No one needs to explain the importance of dealing with the growing problem of climate change to Puerto Ricans and to most of the residents of our archipelago because we know very well that our lives depend on it.
Sadly, those who hold power and, at the same time, have the responsibility to protect us don’t understand the urgency of the matter and don’t take real action to mitigate the damage.
2022 was the hottest year on record for our planet with an average temperature of 1.55 degrees Fahrenheit higher, surpassing 2021, the U.S National Oceanic and Atmospheric Administration’s (NOAA) Center for Environmental Information revealed this month.
Similarly, during the 27th United Nations Climate Change Conference in 2022 (COP27) in November, the United Nations once again urged developed countries to comply with their emission reduction commitments and established a special fund to contribute and compensate the most vulnerable countries affected by climate change.
Climate change and the effect it has on sea level rise and the strength and frequency of hurricanes will continue, and Puerto Rico is at one of the epicenters of this climate crisis, caused in large part by us humans. As a group of small islands in the heart of hurricane alley — which also has serious infrastructure problems and is in the midst of fiscal bankruptcy — we’re among the most vulnerable nations in the world to climate change. Between 2019 and 2020, together with Haiti, we occupied the top ranks of the countries most affected by climate change in the world, according to Germanwatch’s Global Climate Risk Index.
The recent story of the blow by powerful hurricane María — Category 4, almost 5 — in 2017, and how it killed almost 3,000 people, mostly due to the incompetence of our governments —local and federal — is still fresh on our minds and in the daily lives for those of us who live in Puerto Rico.
The damage caused by the atmospheric phenomenon and the lack of an adequate response by government institutions kept the population without basic electricity, water, and communications services for months. These circumstances caused most of the fatalities. Yet over the past five years, there has been very little action taken by those same governments to prevent tragic history from repeating itself.
The 3,000 is an estimate of deaths that the government of Puerto Rico admitted to a year after the event, and which only took action after several reporting investigations by the Center for Investigative Journalism (CPI) proved that the mortality linked to the event was exponentially higher than the 16 deaths that officials reported in the first 10 days of the emergency and the 64 that still, five years later, make up the official list of victims. The CPI, along with partners that joined along the way, such as Quartz and The Associated Press, managed to compile a list of more than 500 deaths over the course of a year of investigations.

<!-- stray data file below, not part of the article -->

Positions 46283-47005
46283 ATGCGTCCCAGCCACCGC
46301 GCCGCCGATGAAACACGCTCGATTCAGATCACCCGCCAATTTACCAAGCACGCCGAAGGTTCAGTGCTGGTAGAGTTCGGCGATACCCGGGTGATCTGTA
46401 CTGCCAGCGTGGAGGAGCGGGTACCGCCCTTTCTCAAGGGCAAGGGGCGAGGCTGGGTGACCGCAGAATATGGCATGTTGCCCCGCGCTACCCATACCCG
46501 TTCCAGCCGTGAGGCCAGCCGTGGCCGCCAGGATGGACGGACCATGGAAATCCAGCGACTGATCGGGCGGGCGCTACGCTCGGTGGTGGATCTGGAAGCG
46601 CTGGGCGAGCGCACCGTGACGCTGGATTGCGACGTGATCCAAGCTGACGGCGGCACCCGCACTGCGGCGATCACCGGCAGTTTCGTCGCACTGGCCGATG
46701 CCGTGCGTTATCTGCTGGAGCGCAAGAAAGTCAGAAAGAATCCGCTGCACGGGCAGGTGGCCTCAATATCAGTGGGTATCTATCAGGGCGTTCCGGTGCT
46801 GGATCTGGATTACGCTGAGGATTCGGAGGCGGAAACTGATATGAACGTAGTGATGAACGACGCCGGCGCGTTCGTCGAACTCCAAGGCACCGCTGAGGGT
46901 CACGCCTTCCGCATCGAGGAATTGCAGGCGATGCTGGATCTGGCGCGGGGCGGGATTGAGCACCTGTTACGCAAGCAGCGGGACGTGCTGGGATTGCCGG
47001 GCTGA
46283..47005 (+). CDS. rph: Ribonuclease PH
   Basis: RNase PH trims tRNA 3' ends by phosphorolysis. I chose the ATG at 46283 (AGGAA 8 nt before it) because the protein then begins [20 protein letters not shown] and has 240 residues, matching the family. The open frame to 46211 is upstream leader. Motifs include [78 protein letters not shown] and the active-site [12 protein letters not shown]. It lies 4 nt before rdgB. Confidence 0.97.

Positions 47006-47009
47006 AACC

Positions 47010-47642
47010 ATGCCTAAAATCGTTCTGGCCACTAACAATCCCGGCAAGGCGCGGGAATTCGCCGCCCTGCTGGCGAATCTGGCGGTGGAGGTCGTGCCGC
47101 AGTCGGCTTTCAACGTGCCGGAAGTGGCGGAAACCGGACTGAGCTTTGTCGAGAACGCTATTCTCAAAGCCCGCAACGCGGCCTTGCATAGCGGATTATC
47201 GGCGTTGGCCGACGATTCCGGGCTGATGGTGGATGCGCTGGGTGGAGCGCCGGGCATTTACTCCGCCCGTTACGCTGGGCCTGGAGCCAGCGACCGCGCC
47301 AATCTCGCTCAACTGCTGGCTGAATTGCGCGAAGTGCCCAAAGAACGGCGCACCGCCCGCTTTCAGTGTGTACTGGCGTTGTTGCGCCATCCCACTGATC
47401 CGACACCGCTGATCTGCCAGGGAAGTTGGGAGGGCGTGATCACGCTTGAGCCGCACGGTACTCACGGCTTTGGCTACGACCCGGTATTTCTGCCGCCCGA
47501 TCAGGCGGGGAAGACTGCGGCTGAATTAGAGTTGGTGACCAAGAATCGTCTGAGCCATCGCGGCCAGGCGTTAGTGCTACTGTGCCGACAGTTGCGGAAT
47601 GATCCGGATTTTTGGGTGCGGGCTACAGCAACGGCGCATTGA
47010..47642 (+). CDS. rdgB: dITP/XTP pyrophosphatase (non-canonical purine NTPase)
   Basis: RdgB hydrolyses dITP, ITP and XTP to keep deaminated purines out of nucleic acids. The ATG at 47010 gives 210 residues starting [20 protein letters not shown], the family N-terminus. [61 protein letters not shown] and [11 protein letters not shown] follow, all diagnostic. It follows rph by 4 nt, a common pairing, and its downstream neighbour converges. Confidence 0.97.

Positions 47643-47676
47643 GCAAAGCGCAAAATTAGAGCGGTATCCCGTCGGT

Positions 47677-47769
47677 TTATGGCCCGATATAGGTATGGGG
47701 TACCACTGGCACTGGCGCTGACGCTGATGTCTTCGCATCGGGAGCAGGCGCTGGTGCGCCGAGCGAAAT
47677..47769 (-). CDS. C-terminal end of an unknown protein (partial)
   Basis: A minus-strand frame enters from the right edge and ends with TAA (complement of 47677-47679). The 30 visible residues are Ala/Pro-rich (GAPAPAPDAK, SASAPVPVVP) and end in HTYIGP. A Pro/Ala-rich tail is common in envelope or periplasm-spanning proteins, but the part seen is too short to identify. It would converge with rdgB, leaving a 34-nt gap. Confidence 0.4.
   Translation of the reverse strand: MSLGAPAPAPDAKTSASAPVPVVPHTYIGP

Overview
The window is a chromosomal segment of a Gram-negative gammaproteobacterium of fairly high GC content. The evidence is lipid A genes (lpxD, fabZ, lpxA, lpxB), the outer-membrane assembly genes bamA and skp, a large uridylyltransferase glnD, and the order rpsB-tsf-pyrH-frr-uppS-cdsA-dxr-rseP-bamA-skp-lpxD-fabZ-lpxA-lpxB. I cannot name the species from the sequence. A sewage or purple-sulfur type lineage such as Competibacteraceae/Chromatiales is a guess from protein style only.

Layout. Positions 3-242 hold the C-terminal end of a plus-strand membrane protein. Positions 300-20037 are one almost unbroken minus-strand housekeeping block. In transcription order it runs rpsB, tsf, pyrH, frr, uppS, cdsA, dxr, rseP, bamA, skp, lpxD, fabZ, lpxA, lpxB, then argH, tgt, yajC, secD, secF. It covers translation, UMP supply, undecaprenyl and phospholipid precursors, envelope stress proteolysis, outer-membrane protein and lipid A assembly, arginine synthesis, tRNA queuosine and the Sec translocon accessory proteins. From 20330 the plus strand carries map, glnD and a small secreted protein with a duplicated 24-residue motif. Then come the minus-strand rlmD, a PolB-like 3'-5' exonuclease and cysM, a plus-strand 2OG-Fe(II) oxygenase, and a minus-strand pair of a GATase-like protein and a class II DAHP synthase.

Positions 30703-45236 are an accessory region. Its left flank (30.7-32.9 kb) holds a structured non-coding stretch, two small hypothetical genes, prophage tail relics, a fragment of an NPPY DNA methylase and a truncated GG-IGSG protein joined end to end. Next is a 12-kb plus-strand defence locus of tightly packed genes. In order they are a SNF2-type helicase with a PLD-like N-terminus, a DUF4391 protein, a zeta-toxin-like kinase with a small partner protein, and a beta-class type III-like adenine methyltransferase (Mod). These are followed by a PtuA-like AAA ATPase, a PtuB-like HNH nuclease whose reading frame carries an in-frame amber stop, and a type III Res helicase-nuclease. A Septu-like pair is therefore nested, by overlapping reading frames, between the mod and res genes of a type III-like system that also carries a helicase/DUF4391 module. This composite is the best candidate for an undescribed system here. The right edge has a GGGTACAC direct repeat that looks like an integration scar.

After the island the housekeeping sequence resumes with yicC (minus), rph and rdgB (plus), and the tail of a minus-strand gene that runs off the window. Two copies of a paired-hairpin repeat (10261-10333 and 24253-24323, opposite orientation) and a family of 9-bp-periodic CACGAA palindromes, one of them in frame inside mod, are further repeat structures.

Just a few months ago, Hurricane Fiona, a Category 1 hurricane, which is the lowest possible classification, and that made landfall for only one hour in the West, caused serious power and service interruptions in at least 15 hospitals and Diagnostic and Treatment Centers. We still do not know the impact that these circumstances surely had on the health or life of the patients in these facilities. The official number of deaths from Fiona was 21, but the real number will be known once the government releases all the mortality data for the period and the corresponding analyzes can be done.
That’s why it’s important that journalists continue to investigate public and private authorities regarding the damage to the environment that they continue to promote with threatening developments on our coastlines and the destruction of mangroves, the natural barriers that protect us from erosion and flooding, the need of developing adequate plans to prepare for and respond to natural disasters, and the urgency of smart planning of our cities, communities and essential services so that they adapt to our new realities.
We, at the CPI, are committed to continuing to investigate the issue and the consequences that the lack of government action and sometimes negligence from the private sector is having both on the quality of life of our people and on our environment. To do this, we continue training and keeping up with the development of science and public policies worldwide.
At the end of 2022, we participated in the Advanced Course on Investigative Journalism of the Latin American Conference on Investigative Journalism, focused on climate change, in Rio de Janeiro, Brazil. For two days, we were trained by experts together with nine colleagues from other countries in the region and the jury selected the Center for Investigative Journalism’s investigative proposal, to be carried out this year, as one of the two winners.
We will not abandon our persistence on this, because we already know that most deaths after a climate crisis are preventable; It’s our government’s responsibility to avoid them and of everyone in Puerto Rico to demand that this duty is fulfilled.